Stuff has traced a further four garments from Hailwood’s range, the captain shirt, canton rose pleat dress, festiva top and festiva dress to items sold under the Urban Revivo brand. Urban Revivo is one of China’s leading fast fashion outlets, with more than 300 stores across Asia and Europe. The label is also sold through online retailer ASOS.
A spokesperson for Urban Revivo confirmed the four items were designed for its 2022 spring/summer collection, which has been shipping since September 2021. The company added that it held the intellectual property rights for the items and its legal team would be investigating the matter further.
“Urban Revivo is a company with a global footprint dedicated to enhancing and promoting global IP protection and awareness,” they said.
Hailwood did not address specific questions about the allegations of intellectual property breach, or the origin of the garments, but offered some general comments about the process of curating his range from overseas suppliers.
“I have no control over what manufacturers subsequently do with styles, fabrics and combinations that I have curated for my line,” he wrote.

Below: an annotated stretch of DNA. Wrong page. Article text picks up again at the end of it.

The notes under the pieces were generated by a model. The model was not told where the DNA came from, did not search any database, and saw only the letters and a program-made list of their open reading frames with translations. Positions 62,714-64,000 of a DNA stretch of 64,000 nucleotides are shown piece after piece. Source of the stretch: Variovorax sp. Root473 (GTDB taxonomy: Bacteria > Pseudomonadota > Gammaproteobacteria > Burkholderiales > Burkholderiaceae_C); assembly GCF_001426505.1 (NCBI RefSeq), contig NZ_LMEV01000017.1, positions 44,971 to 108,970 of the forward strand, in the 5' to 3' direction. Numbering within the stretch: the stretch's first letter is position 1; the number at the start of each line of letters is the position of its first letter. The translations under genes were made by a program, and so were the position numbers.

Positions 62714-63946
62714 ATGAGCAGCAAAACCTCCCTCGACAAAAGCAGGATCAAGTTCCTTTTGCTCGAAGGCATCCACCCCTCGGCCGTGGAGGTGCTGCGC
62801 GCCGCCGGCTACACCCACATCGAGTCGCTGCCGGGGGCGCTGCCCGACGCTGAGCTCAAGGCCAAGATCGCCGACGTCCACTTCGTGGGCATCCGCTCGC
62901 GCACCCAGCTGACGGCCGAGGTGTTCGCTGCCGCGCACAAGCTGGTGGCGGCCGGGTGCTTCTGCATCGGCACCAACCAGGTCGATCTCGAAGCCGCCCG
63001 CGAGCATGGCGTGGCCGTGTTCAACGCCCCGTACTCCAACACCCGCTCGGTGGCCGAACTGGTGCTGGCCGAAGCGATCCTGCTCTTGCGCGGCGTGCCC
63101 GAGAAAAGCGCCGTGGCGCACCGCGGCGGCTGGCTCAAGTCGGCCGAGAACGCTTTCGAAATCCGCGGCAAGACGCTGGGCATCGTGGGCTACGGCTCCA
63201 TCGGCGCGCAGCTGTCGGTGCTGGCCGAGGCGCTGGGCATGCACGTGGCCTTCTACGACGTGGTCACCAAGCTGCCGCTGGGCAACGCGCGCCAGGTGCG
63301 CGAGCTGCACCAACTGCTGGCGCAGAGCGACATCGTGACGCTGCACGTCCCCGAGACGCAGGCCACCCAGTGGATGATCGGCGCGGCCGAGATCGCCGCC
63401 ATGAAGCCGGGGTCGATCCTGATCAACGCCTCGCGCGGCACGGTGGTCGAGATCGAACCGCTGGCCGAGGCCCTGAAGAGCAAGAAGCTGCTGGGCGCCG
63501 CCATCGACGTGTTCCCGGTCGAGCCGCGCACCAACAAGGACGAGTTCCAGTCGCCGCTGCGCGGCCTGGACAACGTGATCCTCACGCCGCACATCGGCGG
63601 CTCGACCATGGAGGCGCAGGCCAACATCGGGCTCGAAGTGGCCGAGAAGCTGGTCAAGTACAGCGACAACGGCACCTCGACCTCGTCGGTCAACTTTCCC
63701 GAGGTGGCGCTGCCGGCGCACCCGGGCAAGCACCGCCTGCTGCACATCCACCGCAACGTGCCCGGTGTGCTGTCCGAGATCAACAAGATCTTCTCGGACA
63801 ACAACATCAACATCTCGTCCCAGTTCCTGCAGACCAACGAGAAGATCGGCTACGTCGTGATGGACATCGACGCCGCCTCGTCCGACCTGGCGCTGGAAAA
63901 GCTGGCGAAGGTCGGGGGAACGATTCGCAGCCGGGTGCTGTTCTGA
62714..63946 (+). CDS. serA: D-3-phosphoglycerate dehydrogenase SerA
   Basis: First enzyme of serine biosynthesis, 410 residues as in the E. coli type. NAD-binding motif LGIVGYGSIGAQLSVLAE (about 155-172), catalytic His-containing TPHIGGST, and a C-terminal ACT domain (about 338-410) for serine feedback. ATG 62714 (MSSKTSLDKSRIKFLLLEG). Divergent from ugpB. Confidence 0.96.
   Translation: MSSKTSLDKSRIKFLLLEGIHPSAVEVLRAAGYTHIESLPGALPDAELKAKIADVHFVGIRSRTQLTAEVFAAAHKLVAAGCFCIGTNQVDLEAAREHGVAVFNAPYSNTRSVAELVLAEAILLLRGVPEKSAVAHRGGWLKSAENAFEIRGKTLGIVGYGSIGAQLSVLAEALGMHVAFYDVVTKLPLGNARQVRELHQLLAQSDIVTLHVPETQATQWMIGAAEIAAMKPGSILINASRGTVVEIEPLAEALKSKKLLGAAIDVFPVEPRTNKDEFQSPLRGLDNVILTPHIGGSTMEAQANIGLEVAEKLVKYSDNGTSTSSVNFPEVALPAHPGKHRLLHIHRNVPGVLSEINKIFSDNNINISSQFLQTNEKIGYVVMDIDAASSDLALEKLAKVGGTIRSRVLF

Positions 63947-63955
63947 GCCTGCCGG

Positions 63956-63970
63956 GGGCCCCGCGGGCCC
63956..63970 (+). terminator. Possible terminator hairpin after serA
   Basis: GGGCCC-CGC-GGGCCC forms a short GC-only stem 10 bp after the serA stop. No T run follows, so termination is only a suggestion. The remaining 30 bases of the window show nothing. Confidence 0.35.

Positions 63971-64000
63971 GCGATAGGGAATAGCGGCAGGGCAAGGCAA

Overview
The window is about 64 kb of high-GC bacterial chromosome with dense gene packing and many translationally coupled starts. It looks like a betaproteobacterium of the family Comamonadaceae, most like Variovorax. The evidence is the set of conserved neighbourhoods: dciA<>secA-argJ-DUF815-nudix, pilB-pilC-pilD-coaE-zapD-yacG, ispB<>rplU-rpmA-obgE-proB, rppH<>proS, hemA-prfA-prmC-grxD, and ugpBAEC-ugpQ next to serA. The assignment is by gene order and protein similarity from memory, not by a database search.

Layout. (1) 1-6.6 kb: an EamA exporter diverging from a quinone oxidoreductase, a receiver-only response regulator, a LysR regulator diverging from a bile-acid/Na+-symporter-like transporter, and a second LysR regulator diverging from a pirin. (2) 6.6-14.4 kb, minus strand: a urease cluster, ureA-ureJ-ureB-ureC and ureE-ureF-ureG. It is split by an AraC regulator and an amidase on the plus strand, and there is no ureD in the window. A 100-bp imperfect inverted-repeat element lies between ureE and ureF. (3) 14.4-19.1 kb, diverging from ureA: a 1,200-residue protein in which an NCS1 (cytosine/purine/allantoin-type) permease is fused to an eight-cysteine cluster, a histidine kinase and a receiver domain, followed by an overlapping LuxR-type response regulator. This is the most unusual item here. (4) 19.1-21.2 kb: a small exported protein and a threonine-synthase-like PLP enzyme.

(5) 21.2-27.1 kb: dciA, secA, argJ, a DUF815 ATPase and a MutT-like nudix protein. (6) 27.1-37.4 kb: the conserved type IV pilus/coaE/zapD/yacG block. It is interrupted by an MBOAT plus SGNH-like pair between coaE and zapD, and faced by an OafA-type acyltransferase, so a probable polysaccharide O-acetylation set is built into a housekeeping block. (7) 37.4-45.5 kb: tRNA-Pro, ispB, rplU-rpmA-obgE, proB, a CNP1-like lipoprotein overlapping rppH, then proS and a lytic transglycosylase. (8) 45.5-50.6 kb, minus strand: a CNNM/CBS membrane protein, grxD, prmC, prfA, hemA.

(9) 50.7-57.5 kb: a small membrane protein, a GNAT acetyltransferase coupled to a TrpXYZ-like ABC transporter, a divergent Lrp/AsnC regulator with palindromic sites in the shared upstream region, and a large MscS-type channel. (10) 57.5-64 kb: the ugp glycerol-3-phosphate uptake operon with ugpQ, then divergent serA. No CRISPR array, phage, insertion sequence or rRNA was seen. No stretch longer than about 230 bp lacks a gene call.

“Manufacturers may offer exclusive rights for similar or even the same combinations to fashion lines in other countries, whose designers may have a similar eye.”
Other items available through Chinese manufacturers appear to be replicas of high-end designs.
Hailwood’s Gallup silk dress closely resembles a 2016 design by American luxury brand Tory Burch. The two dresses feature an identical print and cut, with the Tory Burch design featuring an additional tan leather detail. Another garment, the solar flare sequin mini dress, appears identical to a Michael Kors dress.
Hailwood did not address specific questions related to these two designs, but said it was possible that he “could be offered, and select, a combination that I did not know had been previously selected by another fashion house – and that appears to be what has happened in relation to the Tory Burch dress”.
Representatives from Tory Burch and Michael Kors did not respond to requests for comment.
Hailwood claimed his methods were no different to others in the industry, naming two other prominent New Zealand fashion designers that he said operate in a similar manner.
Stuff analysed the two designers’ ranges, but did not find any duplicate designs on the market.